Kiko-Ba: Shaken and Stirred

Kiko-Ba: Shaken and Stirred
The cuisine is inspired by Sichuan, Yunnan, Shibuya and Canton, Photo Credit: Courtesy of Kiko-ba

In the heart of South Delhi's posh Basant Lok market, a restaurant inspired by shapeshifting Japanese dogs started a little while ago. We checked it out

Prannay Pathak
March 17 , 2021
04 Min Read

They say a cat has nine lives. We don’t know about cats, but Delhi’s Basant Lok sure seems to be rising again after years of neglect from its former patrons, the posh residents of the nearby Vasant Vihar, after an ambitious redevelopment project undertaken recently. The coming up of Kiko-Ba, helmed by Chef Vaibhav Bhargave, and among the latest names in pan-Asian cuisine in the capital, attests nicely to that fact.

And we usually are where the action is. I scamper up the flight of steps, past Dadel—the concept cocktail bar that is, in a sense, Kiko-Ba’s sibling, and looks slightly more settled in the surrounds—and dash into the sunshine-fed porch. As I step inside, everything changes: perhaps ‘tis this that what these guys are calling Scandinese. Easy light wraps the soft edges of the wooden seats and those cool-looking corners for the couples seem neat. But more on that later.

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The Shisho Butter Lobster is sinful

It is interesting to note that the offerings at Kiko-Ba embody an aesthetic inspired by the tanuki dogs of Japan, which, according to a local belief, are mischievous animals with shape shifting powers. That psychological image fills us up with intrigue for the next hour and a half, where we are expecting to dig into a composite culinary legacy alchemised out of flavour from Yunnan, Shibuya, Canton, and Sichuan.

Every restaurant has a reigning flavour, almost an emotion that is part of its personality. At Kiko-ba, that role is given to its signature Shiso butter, whose crafting takes a half of a working week. Shiso leaves, ponzo, French butter and rice vinegar come together to form this artisanal ingredient that is part of the Shiso Butter Lobster that we're currently having.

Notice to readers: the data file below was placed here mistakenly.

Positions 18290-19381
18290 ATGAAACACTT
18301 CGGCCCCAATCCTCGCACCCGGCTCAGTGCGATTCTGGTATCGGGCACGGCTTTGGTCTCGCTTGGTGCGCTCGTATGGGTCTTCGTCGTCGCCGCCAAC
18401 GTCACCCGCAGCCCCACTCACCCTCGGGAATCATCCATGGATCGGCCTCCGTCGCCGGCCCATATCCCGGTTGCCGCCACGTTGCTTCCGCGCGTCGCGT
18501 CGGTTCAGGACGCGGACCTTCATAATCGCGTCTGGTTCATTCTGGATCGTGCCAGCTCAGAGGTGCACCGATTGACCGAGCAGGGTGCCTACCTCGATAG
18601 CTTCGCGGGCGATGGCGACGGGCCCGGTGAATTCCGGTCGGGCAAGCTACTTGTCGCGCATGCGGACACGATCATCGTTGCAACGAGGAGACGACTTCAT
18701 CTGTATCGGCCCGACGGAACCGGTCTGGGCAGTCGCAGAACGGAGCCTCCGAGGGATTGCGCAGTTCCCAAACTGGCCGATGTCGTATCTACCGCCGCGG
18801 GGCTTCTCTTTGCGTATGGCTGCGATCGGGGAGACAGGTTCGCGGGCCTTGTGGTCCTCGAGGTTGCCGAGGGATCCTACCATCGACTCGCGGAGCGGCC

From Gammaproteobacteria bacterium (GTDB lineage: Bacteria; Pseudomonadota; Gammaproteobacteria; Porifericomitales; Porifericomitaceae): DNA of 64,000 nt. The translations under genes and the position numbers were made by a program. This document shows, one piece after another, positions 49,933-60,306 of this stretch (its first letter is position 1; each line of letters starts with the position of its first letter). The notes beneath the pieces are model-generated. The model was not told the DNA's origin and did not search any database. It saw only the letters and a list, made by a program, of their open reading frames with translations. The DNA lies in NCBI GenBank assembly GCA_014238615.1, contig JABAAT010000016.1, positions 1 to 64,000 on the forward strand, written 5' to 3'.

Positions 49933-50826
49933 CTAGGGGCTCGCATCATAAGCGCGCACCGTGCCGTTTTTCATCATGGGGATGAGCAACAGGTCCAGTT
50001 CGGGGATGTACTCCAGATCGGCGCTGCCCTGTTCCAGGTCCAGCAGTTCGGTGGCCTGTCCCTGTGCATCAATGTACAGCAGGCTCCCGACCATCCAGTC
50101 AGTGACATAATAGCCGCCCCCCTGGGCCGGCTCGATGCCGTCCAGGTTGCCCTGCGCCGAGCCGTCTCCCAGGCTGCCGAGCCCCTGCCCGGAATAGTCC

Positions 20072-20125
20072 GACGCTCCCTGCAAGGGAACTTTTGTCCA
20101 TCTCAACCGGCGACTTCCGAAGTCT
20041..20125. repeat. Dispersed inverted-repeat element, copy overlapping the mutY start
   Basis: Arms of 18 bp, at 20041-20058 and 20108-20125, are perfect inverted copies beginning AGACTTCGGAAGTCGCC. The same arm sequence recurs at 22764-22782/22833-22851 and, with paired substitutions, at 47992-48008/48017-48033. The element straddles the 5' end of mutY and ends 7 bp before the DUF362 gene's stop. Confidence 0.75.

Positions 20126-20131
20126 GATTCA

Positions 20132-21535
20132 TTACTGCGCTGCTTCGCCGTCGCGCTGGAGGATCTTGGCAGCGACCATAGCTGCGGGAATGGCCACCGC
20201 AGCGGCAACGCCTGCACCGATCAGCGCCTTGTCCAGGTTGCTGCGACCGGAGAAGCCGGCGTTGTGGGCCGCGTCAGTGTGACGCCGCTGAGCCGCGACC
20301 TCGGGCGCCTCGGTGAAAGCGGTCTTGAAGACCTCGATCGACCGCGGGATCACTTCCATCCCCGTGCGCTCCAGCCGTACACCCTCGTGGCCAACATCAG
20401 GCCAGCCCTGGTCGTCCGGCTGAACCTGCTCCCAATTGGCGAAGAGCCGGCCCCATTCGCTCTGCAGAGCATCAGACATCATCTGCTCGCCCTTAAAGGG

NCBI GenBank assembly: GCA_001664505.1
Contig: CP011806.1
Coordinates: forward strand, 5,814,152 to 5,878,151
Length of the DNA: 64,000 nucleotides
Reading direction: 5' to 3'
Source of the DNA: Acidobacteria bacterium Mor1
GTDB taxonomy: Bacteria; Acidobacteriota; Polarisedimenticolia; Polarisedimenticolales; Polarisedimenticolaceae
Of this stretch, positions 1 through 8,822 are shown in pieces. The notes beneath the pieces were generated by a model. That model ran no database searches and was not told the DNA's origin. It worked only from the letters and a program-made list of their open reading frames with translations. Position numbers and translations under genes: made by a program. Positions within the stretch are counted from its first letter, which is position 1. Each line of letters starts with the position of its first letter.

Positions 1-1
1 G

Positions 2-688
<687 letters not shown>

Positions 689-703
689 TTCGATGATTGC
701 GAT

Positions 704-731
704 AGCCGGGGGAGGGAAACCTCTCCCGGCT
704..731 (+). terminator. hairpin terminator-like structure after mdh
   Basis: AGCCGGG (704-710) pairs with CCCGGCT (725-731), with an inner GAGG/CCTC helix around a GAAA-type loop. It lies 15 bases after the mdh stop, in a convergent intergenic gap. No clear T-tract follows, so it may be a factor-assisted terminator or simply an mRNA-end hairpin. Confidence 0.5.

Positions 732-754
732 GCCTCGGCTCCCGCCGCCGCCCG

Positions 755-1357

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The chicken and water chestnut dim sum

The server obliges us when we ask where we should begin. It was the Robata grill that welcomed us when we entered and it must be the Robata Grill now. The Shiso Butter Lobster is a phenomenal mess, a torrid love affair between scrumptious textures and flavours. 

On second thoughts, I'd better give edamame its due presence in my review lest it jump up from the menu and scratch my face in indignation. Steamed, spicy, truffle, nanami togarashi—edamame has its own tiny clique in the array of offerings. 

The interestingly named Xo Chicken Fried Rice

Next up are the chicken and water chestnut dim sums. The whole package is so effervescent and the chicken inside those dumplings is just delicious. We occasionally bite into one and then take a spoonful of the XO Chicken Fried Rice. The XO is the name of the sauce here. Often described as a flavour-bomb, it comes straight from Hong Kong and delivers the desired punch of spice and umami quite effortlessly. 

We also ask for Baby Chicken and the most fun part of this dish is the exterior. It's a charcoal toast which crisps and smokes the exterior just right, and mingling with the sauce, it's just the right companion for the rest of the gamut on our table. This includes the Jumbo Grilled Prawns, whose indulgent succulence makes it so easy to order them with every round. 

A cosy corner at the resturant

If, like me, you get sold with just good ambience, Kiko-Ba will get you good, especially if they bring in their exotic Scotch-based Ba-Me cocktail early on. The seating and the interiors—an interesting combo of wooden textures and darkly warm shades, stuff feels impressive but not regally intimidating. South Delhi fine-dine done well, one must say. 

Dessert presents us with the chance to sample Custard Bao and Yuzu Tart, in a refreshing departure from the rest of our season. The former is a Sichuan special, and the buns are delightful enough to just eat on their own. Luckily I save some for the custard as well. The Yuzu Tart, with a cameo by the citric kick, is a great choice to add some complexity to this section. Great finale.

Where: 62 Basant Lok, Vasant Vihar, Delhi

Price for two: Rs 2,500+ taxes (without alcohol)

The Yuzu Tart has got a few tricks up its crust


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